Twitter Chief Financial Officer Ned Segal told CNBC on Thursday that the company is focusing on the right issues to correct the problems that led to lower-than-expected quarterly earnings and revenue.
"We feel really good about the progress me made, yet we still feel accountable for the issues that came up and we intend to address them," Segal said shortly after the company announced disappointing third-quarter financials. "The work we're doing on our consumer product, these are the right places for us to be spending our time right now."
Twitter shares opened nearly 18% lower on Wall Street after being down as much as 20% in the premarket. The company blamed "a number of headwinds" for the revenue shortfall, such as product issues and lower-than-expected advertising volumes.
In one particular bug, a new user to Twitter was asked whether the platform could use device-specific settings to personalize the user's timeline. The platform collected that data, even when the user responded "no" to the prompt. The company realized the improper use of user data and shut off the feature entirely, limiting its ability to target and sell ads.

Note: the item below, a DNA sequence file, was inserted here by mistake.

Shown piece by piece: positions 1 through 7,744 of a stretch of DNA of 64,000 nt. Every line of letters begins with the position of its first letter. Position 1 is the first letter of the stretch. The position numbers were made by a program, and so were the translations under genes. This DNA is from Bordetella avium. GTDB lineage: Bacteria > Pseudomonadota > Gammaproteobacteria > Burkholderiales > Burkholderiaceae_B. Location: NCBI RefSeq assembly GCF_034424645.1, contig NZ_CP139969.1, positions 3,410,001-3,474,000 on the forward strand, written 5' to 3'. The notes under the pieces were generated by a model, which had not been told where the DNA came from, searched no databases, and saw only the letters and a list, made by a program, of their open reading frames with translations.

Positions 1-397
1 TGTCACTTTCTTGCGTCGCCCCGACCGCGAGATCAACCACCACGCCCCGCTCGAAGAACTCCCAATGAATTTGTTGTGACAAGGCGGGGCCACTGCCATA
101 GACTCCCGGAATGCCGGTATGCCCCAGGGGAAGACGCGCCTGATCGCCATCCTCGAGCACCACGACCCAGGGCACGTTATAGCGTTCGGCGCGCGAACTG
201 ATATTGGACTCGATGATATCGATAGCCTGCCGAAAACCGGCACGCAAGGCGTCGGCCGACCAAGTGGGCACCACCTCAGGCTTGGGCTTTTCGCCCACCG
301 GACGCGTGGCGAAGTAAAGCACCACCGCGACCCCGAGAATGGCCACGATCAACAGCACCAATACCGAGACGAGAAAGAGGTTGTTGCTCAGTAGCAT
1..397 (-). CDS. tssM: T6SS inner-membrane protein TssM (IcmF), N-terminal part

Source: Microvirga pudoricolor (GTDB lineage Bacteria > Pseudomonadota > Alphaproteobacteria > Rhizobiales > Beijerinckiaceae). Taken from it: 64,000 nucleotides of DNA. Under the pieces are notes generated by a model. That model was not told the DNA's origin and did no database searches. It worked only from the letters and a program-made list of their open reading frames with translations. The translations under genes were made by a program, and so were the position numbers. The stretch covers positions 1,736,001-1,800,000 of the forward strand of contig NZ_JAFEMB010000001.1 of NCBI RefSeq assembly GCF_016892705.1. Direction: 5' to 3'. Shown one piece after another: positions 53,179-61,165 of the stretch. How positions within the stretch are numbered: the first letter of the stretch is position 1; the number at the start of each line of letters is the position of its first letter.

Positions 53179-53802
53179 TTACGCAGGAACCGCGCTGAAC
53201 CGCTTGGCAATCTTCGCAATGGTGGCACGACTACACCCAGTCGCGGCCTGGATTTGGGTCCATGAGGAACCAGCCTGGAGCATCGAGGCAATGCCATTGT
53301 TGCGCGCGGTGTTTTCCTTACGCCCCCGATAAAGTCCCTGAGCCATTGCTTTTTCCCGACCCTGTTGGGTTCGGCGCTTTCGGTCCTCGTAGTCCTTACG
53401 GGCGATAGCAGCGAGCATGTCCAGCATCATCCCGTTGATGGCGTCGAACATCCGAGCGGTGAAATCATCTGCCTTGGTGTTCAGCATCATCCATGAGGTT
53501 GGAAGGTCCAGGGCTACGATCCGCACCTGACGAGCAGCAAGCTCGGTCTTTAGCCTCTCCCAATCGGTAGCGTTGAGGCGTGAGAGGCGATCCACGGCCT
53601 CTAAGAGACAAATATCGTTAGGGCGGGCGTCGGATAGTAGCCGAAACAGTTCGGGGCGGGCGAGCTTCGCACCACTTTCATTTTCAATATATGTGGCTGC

The company also saw an issue with reporting user data to advertising partners. Twitter, which allows users to opt out of having their data shared with advertisers, was "passing on data which we had not intended to," Segal said earlier on the earnings call. He formerly was an executive at tax company Intuit, and before that he worked at Goldman Sachs.
Later on CNBC, Segal warned investors that headwinds continue to affect performance into the fourth quarter. The social media giant is expecting lighter-than-expected Q4 revenue. Twitter said expects to bring in revenue of $940 million to $1.01 billion, just shy of the $1.06 billion that analysts surveyed by Refinitiv had forecast.
If Thursday's stock losses were to hold by the close, about $6 billion would be shaved off Twitter's market value. Prior to the report, shares were up 35% in 2019 for a market cap just above $30 billion.
— CNBC's Sara Salinas contributed to this report.